In order for an employee to be eligible for FMLA benefits, the employee must meet all of the following requirements. He or she must:
- work for a covered employer
- have worked for the employer for a total of 12 months
- have worked at least 1,250 hours over the previous 12 months
- work at a location in the United States or in any territory or possession of the United States where at least 50 employees are employed by the employer within 75 miles
Additional Provisions of the Family and Medical Leave Act
Spouses Working for the Same Employer
Spouses working for the same employer are entitled to a combined total of 12 work-weeks of family leave within the designated 12-month period for the birth, adoption or foster care placement of a child with the employees, for aftercare of the newborn or newly placed child, and to care for a parent (but not in-law) with a serious health condition.
Under certain circumstances, intermittent leave (which means taking leave in blocks of time) may be taken by reducing the employee’s normal daily or weekly work schedule.
Accrued Paid Leave
Subject to certain conditions, accrued paid leave (such as sick or vacation leave) may be chosen by the employee or employer to cover some or all of the FMLA leave. When paid leave is substituted for unpaid FMLA leave, it may be counted against the 12-week FMLA entitlement if the employee is properly notified of the designation when the leave begins.
Notice and Certification
Employees are required to provide 30-day advance notice of the need to take FMLA leave when the need is foreseeable and such notice is practicable.
Additionally, employees may be required to provide medical certification supporting the need for leave, a second or third medical opinion (at the expense of the employer), and periodic reports during FMLA leave regarding the employee’s status and intent to return to work.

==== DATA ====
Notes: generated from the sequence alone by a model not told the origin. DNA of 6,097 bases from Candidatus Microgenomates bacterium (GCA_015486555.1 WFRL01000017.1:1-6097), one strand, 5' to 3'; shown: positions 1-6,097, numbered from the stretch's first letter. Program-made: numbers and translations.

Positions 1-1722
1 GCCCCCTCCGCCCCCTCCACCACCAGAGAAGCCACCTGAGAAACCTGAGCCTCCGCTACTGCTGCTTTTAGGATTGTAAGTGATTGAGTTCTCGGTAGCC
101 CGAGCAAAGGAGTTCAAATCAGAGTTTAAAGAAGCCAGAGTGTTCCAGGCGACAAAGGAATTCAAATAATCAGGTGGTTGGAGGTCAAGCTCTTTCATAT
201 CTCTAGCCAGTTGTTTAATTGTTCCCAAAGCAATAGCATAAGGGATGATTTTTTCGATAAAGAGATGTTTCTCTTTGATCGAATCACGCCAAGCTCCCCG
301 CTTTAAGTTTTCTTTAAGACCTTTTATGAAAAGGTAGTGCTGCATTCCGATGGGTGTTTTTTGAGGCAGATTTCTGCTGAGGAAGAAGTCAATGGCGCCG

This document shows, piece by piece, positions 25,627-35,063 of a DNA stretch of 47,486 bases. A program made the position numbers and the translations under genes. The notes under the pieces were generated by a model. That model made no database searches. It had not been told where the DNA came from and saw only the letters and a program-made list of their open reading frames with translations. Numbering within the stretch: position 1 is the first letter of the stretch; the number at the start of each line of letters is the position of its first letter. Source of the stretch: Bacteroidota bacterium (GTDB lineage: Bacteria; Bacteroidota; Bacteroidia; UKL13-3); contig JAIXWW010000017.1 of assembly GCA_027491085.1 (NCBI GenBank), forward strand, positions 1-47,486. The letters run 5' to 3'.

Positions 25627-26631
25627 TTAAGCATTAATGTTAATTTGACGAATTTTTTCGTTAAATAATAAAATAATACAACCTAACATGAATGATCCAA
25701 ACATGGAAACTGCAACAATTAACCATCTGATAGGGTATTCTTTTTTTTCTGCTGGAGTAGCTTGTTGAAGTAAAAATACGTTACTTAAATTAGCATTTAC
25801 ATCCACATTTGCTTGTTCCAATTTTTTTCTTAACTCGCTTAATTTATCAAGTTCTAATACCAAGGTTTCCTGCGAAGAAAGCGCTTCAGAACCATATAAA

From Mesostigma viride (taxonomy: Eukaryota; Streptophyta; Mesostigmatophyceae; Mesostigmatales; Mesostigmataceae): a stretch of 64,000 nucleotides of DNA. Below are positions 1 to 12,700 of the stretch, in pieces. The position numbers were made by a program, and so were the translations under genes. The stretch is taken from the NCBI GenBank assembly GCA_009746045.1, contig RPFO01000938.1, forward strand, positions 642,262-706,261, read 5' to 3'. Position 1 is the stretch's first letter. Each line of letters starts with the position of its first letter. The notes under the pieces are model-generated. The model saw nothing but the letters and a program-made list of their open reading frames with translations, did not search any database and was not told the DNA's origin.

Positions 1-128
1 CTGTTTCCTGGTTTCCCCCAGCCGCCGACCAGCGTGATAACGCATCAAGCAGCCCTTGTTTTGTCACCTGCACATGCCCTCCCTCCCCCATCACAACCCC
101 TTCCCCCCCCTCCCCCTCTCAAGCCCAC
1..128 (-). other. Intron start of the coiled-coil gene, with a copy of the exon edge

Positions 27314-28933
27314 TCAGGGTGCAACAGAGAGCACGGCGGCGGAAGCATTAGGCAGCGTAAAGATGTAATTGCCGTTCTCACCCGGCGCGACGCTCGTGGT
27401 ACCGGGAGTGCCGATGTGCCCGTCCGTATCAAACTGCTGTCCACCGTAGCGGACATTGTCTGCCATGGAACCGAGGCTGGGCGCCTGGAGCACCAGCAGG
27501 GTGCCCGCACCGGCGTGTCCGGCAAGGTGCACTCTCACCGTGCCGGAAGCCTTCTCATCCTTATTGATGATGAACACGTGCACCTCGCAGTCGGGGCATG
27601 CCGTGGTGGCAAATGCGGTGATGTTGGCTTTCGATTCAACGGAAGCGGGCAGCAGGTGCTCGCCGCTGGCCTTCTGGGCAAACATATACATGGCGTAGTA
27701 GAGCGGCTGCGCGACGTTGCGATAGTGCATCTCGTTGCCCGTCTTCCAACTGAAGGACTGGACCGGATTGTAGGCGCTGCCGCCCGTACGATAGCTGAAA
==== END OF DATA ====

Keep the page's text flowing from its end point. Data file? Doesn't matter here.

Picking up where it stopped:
Maintenance of Health Benefits
A covered employer is required to maintain group health insurance for an employee on FMLA leave. The employer may recover premiums it paid if that employee fails to return to work from FMLA leave.
An employee must be restored to his/her original job upon return from FMLA leave, or to an equivalent job, pay, benefits, and employment terms and conditions.
What Entity Leaders Need to Do to Adhere to the Family and Medical Leave Act
Recommendations for entity leaders include, but are not limited to:
- Create and implement a personnel policy specifically regarding FMLA.
- Take steps to prevent wrongdoing, as it is unlawful for any employer to interfere with, restrain, or deny the exercise of any right provided by FMLA (i.e., discharge or discriminate against an employee exercising rights under the FMLA).
- Rely on legal counsel with labor and employment law experience to address FMLA matters.
- Utilize internal resources or an outside third-party consultant and/or attorney to conduct training for all personnel on FMLA and all its provisions.